Trigeminal neuralgia is caused in most cases as part of an artery that compresses the nerve causing unbearable pain. The professor. Delitala, specializing in Neurosurgery in Rome , talks about the most effective treatments to cure this sickness
What is trigeminal neuralgia?
Trigeminal neuralgia is a very debilitating disease. Those suffering from trigeminal neuralgia is aware of this because it is characterized by extreme pain in dense, that affect one part of the face and which may affect the region of the first, second or third branch of the trigeminal nerve. Patients live dramatic moments because if it is true that these episodes occur suddenly, between one episode and the next live a life waiting for the next episode.
What is the most effective therapy to treat trigeminal neuralgia?
They were developed some neurosurgical interventions for trigeminal neuralgia, some of which have been abandoned because consisted in the burning of the nerve for electrically or chemically, and then we went to create a nerve injury. Today, the most accredited intervention, more effective and at the same time less invasive, is the so-called intervention MVD which means Microvascolar Decompression, ie decompression of the trigeminal nerve which is precisely compressed by an 'abnormal artery.
What is the surgery for trigeminal neuralgia?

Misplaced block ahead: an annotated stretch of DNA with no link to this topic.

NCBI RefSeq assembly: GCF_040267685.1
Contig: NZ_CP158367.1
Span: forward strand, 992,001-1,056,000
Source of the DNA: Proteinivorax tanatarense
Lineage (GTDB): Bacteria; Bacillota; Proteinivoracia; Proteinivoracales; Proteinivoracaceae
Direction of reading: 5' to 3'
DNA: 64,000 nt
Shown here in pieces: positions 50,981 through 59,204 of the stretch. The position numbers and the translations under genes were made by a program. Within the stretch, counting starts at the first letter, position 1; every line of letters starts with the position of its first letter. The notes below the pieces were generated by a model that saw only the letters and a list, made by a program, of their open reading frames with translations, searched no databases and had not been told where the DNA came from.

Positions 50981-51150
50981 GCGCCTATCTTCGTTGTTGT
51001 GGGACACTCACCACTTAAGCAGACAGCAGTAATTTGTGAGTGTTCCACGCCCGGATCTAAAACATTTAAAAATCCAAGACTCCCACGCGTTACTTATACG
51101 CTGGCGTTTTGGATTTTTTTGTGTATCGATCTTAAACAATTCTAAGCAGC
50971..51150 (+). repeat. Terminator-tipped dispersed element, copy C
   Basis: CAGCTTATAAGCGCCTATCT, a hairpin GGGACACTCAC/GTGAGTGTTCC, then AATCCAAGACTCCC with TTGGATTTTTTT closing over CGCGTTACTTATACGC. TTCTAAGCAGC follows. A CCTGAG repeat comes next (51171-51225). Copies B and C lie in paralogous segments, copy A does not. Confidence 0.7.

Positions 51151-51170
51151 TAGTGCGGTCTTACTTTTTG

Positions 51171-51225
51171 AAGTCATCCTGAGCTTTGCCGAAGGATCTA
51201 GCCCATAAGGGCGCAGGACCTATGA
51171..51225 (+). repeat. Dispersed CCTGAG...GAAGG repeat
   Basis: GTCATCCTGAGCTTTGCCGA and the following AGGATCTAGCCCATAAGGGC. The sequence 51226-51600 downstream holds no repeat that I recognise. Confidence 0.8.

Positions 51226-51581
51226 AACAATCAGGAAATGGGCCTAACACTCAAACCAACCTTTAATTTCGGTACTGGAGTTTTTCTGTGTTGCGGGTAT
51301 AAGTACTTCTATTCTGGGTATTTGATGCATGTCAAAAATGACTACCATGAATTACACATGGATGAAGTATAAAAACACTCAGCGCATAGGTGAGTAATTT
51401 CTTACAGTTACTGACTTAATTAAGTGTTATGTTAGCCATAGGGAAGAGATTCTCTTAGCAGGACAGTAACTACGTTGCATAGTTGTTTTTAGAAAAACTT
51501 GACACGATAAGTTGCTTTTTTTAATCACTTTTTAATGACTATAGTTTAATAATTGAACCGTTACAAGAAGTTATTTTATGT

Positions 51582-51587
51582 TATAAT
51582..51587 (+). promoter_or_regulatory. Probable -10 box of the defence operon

The surgery for trigeminal neuralgia consists exactly in a cut of about 3cm behind the ear by making a small craniotomy, that is, creating a kind of block of the size of a coin from € 1 and entering with the operating microscope and with the endoscope until this conflict neurovascular. In essence, the trigeminal nerve is compressed by an artery that slams against and which causes a sort of epiletizzazione nerve, ie irritation that makes the patient feel these electrical discharges. The operation then goes to the source of the problem without creating a lesion on the nerve. This means that we separate this artery that compresses the nerve, move away and once away with microsurgical technique is pasted away with special glues.
The outcomes for trigeminal neuralgia are final?
The outcomes are especially good in patients in which we find this conflict neurovascular. These patients recover completely and return to us by repenting for not having done it before. In patients in which instead is not the conflict, about 10% of cases, it is necessary to proceed during the same operation with the so-called technique TREZL ie microincision nerve. The results are not exciting as those in which there is a neurovascular conflict, but they are acceptable for these patients return to a normal life at last.